of the Economic and Social Research Institute and heads of an international
Project management group.
 Computers: Have completed European Computer Drivers Licence (ECDL).
Excellent working knowledge of Microsoft Word, Excel, Access, PowerPoint,
Internet and Email. Also have a good knowledge of SPSS and have strong
typing skills i.e. 50 wpm.
Interests & Achievements
 This section of the CV is frequently overlooked by applicants. It
is NOT overlooked by employers!
 Highlight your interests & achievements be they sporting,
academic, work related etc.
Interests & Achievements
 You will need to provide good information on current
interests and involvements.
 Involvement in clubs & societies is increasingly important.
 Use subheadings if necessary. This can be useful from the
point of view of presentation and clarity in this area.
Interests & Achievements
Travel: Have travelled extensively throughout Europe & South East Asia.
Lived and worked in America during the summer of 2008.
University: Active member of UCC Philosophical Society attending debates & workshops.
Served as committee member with philosophical Society for 2009 academic year.
Sport: Member of Lee Valley Rowing Club & participate in numerous competitions.
Member of UCC Rowing Club & compete at Senior Intervarsity level.
Computers: Completed European Computer Driving License (ECDL)
Volunteer Work: Regular volunteer for both Cork Simon and AWARE
Full clean driver’s licence.
 In general 2 references are required. Usually at this point, students will
use 1 work reference and 1 academic reference.
 You will need to ask permission first before including their details on
your CV.
 Keep the referee’s informed about positions you are applying for.
 It is also a good idea to give a copy of your CV to the referee’s.
 When applying abroad, include the country code in the phone
numbers i.e. +353
Patricia Mahon - Course Coordinator, Department of Applied Social Studies, University College Cork. Tel: 021
4123456, Email: [email protected]
Jennifer Purcell – Principle Social Worker, Barnardo’s Ireland, 18 St Patrick’s Hill, Cork. Tel: 021 4123456, Email:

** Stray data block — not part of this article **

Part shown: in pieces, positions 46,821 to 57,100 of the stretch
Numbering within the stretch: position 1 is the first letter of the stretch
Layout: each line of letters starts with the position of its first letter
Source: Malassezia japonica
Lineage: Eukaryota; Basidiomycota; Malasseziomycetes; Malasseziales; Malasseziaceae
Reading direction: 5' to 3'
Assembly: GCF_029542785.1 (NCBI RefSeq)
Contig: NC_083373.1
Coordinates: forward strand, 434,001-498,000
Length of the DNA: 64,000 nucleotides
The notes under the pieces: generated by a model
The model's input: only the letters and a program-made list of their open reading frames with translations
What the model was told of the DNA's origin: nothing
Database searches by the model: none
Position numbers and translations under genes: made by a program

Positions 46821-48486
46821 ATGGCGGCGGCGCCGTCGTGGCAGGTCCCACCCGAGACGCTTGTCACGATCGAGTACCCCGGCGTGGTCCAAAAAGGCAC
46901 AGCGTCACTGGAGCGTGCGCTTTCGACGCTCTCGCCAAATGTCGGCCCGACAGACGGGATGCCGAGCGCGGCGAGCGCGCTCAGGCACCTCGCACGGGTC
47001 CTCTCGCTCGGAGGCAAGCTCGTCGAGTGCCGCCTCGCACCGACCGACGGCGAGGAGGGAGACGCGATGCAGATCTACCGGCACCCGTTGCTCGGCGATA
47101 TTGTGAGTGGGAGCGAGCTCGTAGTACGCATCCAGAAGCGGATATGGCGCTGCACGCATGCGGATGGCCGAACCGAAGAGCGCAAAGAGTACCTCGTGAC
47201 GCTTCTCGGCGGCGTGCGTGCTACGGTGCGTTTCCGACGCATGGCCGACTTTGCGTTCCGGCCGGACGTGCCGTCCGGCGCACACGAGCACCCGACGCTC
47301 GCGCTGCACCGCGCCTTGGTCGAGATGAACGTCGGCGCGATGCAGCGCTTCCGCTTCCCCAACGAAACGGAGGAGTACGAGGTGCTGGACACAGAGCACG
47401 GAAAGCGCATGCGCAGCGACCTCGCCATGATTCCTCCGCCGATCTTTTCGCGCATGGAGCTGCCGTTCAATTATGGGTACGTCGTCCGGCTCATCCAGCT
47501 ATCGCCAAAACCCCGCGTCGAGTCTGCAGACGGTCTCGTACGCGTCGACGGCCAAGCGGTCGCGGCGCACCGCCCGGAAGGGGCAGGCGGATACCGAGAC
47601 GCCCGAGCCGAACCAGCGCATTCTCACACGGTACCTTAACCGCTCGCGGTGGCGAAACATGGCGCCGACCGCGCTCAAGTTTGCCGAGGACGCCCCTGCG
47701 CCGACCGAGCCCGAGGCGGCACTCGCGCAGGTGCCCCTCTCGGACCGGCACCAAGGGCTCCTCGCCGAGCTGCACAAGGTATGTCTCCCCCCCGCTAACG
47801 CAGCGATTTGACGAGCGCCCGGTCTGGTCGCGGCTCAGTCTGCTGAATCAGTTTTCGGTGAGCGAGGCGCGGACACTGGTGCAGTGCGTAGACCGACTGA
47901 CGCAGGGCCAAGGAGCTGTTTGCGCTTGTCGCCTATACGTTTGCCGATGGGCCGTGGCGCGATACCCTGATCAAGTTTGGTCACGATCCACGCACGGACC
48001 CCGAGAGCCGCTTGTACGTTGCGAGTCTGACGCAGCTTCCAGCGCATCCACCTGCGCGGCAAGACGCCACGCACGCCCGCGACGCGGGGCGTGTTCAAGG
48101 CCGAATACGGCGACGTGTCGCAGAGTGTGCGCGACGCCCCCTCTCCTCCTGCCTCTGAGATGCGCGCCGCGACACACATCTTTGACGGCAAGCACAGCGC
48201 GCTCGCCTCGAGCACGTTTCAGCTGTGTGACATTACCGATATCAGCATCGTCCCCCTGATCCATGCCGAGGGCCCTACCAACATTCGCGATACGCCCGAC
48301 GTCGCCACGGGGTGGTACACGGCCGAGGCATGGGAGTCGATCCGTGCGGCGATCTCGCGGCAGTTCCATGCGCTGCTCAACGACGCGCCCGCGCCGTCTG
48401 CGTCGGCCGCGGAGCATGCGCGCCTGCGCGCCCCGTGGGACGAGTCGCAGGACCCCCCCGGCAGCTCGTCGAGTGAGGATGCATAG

[email protected]
Available on request
Proof Read!
• Worked in a busty office
• 1999: Career Break to renovate my horse
• Received a plague for Salesperson of the Year
• Skills: Strong Work Ethic, Attention to Detail, Team
Player, Self Motivated, Attention to Detail.
• Revolved customer problems and inquiries.
Targeting your CV
 A successful CV is targeted to the specific job criteria set
out by the employer. These criteria will be found in the job
description and the person specification.
 In short you need to find out what the job involves and
then think about how you meet the requirements.
 A targeted CV will highlight the evidence an employer is
looking for. A generic CV will hide it.
Targeting your CV
 Employer Needs:
- excellent academic record
- IT skills
- communication skills
- written, verbal and presentation skills
- initiative
- problem solving skills
- good command of English
- commercial awareness
- enthusiasm and motivation
- leadership potential
 You will then need to provide concrete evidence of the above in your
Targeting your CV
 Is the job description enough or do you need more
information before applying?
 How can you find out more about the post?
Cover Letters
 Every time you make an application, your CV should be
accompanied by a cover letter.
 Why cover letters?
- Opportunity for you to personalise your application and to
stand out from other applicants.
- It is your first chance to make a strong impression.
- Opportunity to give an overview of your suitability for the
job being applied for by focussing on key strengths and
Cover Letters – Structure
 Presentation:
One typed A4 page only
Own address top right
Employer address top left
Important to include the date